Picton businesses warn final cruise ship could mark start of 'miserable' winter

Indulge owners Mel and Mike Stewart will close their Picton ice cream shop for winter next week, and say the lack of ...
JEFFREY KITT/FAIRFAX NZ

Indulge owners Mel and Mike Stewart will close their Picton ice cream shop for winter next week, and say the lack of tourists from Christchurch was noticeable over summer.

The final ship in the cruise calendar could mark the start of a winter more miserable than usual, concerned business owners in Picton say.

The Marlborough port town is bracing itself for the removal of international cruise tourists while it continues to feel the fallout of the State Highway 1 redirection.

The Radiance of the Seas and its 2500 passengers disembark in Picton for the final stop in the 2016/17 season on Friday.

The Emerald Princess steams past Waikawa Bay in February.
SCOTT HAMMOND/FAIRFAX NZ

The Emerald Princess steams past Waikawa Bay in February.

Evolve owner Jane Briggs said while the end of cruise ship season would make a difference to visitor numbers and spend, it was the highway that posed a problem.

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The November earthquake doubled the travel time between Picton and Christchurch by creating an inland detour dubbed the "white knuckle highway."

The largest cruise ship to visit New Zealand waters, the Ovation of the Seas, visited Picton three times over the ...
MATT SCHOLLUM

The largest cruise ship to visit New Zealand waters, the Ovation of the Seas, visited Picton three times over the 2016/17 cruise season.

The clothing boutique used to receive many shoppers from Kaikoura and Christchurch but did not anymore, Briggs said.

"It does make a difference, it is absolutely less busy. You have to expect that it could be a quiet winter with the road being closed," she said.

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"Winter is potentially going to be more miserable than usual."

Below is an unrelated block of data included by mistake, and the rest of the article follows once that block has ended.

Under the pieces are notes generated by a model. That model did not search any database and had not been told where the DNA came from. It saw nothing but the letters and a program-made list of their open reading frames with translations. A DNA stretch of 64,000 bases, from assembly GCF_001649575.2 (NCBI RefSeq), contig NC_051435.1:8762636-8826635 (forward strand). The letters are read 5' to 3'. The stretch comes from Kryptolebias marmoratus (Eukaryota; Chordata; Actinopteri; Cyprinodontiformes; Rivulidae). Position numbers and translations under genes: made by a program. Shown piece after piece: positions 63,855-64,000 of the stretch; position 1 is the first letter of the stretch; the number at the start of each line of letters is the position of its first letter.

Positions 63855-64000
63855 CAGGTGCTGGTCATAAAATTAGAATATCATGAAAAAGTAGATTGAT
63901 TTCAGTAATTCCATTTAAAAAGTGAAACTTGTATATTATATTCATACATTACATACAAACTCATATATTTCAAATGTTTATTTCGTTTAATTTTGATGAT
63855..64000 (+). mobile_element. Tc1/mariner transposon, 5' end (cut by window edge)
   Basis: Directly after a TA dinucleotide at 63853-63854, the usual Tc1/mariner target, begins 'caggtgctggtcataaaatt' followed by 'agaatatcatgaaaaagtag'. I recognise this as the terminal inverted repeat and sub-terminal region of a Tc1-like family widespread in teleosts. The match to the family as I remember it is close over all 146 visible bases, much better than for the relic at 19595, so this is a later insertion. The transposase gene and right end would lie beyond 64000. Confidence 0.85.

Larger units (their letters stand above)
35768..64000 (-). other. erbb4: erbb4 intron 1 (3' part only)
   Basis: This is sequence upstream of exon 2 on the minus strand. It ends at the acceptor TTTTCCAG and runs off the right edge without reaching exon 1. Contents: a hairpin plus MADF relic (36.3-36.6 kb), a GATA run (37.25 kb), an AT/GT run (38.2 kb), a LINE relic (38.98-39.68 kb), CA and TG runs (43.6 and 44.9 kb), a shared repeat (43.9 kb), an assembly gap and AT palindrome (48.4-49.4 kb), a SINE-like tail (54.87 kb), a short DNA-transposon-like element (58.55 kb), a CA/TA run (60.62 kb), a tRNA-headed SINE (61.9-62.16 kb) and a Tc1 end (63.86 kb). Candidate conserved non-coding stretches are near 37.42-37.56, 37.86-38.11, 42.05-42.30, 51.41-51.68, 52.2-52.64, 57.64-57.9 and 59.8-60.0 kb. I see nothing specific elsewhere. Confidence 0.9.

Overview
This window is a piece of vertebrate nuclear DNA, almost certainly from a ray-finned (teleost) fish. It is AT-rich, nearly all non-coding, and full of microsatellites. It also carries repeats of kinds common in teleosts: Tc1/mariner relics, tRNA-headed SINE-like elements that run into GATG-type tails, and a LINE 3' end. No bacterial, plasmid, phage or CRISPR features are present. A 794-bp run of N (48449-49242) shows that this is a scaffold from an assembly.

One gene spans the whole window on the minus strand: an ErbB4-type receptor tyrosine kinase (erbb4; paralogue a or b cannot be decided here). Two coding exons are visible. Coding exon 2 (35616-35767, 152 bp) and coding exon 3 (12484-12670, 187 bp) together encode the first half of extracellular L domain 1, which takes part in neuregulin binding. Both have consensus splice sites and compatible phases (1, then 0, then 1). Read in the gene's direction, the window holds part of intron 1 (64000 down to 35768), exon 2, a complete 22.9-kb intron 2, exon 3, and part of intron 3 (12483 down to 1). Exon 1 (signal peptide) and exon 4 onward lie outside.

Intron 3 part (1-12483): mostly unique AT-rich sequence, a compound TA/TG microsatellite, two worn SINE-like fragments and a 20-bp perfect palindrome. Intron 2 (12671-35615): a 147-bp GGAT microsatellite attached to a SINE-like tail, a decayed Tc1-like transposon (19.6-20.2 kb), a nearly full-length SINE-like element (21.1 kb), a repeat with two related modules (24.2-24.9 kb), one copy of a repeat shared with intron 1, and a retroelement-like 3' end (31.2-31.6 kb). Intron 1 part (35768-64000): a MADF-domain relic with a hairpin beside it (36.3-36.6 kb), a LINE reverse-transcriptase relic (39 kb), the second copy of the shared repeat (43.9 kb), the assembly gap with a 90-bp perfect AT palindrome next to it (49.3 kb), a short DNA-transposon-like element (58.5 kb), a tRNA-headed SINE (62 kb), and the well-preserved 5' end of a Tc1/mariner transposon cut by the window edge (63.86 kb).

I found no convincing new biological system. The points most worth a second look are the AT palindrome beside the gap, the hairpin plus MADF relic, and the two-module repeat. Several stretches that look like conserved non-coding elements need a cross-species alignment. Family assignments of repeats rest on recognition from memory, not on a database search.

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Almost 40 cruise ships visited Picton and brought 73,000 passengers to the region in the 2016/17 season.

Cruise New Zealand estimated the cruise industry added $13.5 million to the Marlborough economy during that time.

The end of the cruise season signalled the start of quieter months in the port town and some businesses had decided to close entirely.

Indulge owner Mel Stewart said the ice cream shop closed every year for winter, but bach owners and Cantabrian regulars were noticeably missing during summer.

"Two days of travel to get here on a long weekend seems to have put a lot of people off," she said.

"Fingers crossed that the road gets fixed, and that's not just for us but for everybody."

Picton Smart and Connected visitor economy group leader Hamish Watson said the removal of SH1 was an unknown for the coming winter.

"We know now how a summer will go, but this winter we have nothing to compare it to," he said.

Watson, who was also the owner of Fresh Choice Picton, said snow and road closures on the inland route of SH63, 65, 6 and 7 might also impact deliveries to Picton.

"It will create headaches if we get a reasonably serious winter," he said.

Despite road concerns, the cruise season had been successful for the town, Watson said.

Port Marlborough business delivery manager Rhys Welbourn said it had been a great cruise season for the region which was notable for a number of reasons.

"Perhaps the most obvious, though, is that we hosted the largest cruise ship to ever visit New Zealand three times and were able to accommodate her alongside the wharf at Waimahara," he said.

"To put that in perspective, Ports of Auckland were unable to do that.

"I would think the benefit to Marlborough as a whole from cruise ship visits is huge ... It's also a good way to get 70,000 people telling their friends about our products."

The Radiance of the Seas would be the first ship to return for the 2017/18 cruise ship season when it docked in Picton on October 5.

 - The Marlborough Express

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